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Yeah, Arch Linux is pretty technical, you need some experience with Unix systems and the will to troubleshoot problems yourself as well as carefully reading the docs if you are going to use it. It's not hard, just very technical. I use it as my main OS because I do have this level of experience and patience with computers, and I like tinkering with things in general.
Antergos is pretty much Arch with an installer, so you don't have to mess with the uefi yourself and you get a GUI all set up right from the first boot.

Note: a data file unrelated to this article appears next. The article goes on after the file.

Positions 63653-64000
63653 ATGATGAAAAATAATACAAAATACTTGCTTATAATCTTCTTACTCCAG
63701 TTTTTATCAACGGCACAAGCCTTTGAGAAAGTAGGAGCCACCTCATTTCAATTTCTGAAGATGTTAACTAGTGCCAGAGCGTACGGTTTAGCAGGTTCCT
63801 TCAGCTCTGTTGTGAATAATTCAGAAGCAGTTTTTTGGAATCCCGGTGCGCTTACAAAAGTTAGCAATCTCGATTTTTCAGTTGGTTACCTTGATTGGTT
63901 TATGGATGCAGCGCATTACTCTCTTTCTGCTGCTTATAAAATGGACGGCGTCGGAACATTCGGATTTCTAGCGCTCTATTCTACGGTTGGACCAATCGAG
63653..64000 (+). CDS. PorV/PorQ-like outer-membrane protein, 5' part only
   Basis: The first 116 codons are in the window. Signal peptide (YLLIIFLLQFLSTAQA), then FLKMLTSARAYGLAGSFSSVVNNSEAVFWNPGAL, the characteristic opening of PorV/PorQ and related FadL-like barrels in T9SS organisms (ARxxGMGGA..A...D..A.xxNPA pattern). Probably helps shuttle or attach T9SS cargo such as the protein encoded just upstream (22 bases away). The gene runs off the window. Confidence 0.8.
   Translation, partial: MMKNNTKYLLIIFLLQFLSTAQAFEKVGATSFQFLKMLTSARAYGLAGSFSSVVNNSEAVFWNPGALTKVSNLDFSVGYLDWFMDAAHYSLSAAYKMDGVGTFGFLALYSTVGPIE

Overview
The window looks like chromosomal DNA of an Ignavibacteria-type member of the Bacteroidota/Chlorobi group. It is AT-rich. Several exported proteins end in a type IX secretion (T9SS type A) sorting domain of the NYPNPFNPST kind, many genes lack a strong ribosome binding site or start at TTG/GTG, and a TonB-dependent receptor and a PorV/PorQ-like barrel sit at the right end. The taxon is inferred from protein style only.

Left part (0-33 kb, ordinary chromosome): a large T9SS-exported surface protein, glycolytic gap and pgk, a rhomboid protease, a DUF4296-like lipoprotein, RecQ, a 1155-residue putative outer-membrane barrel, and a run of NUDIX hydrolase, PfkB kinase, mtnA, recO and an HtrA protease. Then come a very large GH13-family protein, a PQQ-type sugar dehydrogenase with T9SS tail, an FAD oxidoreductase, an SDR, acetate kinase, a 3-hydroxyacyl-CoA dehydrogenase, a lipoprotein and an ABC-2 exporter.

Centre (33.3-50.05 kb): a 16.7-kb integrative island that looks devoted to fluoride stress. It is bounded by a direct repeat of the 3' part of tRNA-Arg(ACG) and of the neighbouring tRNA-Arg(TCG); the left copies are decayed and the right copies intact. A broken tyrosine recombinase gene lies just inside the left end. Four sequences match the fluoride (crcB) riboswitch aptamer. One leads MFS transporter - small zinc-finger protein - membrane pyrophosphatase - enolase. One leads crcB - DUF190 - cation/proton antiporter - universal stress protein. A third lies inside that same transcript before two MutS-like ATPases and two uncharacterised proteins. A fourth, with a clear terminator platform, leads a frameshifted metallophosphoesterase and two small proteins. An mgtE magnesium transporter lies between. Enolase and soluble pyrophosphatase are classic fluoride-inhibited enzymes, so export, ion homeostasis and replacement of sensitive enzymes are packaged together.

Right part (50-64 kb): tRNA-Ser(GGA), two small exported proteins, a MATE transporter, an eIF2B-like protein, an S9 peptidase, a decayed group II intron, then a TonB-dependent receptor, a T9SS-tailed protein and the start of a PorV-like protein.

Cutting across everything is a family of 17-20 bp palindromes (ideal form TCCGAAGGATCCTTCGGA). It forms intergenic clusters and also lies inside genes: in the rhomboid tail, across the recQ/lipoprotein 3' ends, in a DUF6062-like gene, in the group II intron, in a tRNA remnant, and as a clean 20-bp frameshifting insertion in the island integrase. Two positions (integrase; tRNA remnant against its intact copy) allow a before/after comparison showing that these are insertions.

I don't really mind installing Arch Linux by myself, it's actually a fun thing to do when you have enough time, at least for me who knows his way in the command line. It's more for those who want the most control possible over their Linux installation, without compiling everything yourself.With that said, Linux is a great way to repurpose old computers beyond their end of life. I also have a fairly old netbook that ran Windows 7 so poorly it's almost unusable (seriously, an Atom CPU with 1GB RAM with Win7? You gotta be kidding me). So I installed Linux on it, works like a charm and it's currently sitting in my living room as a server, comparable to your average entry-level VPS.
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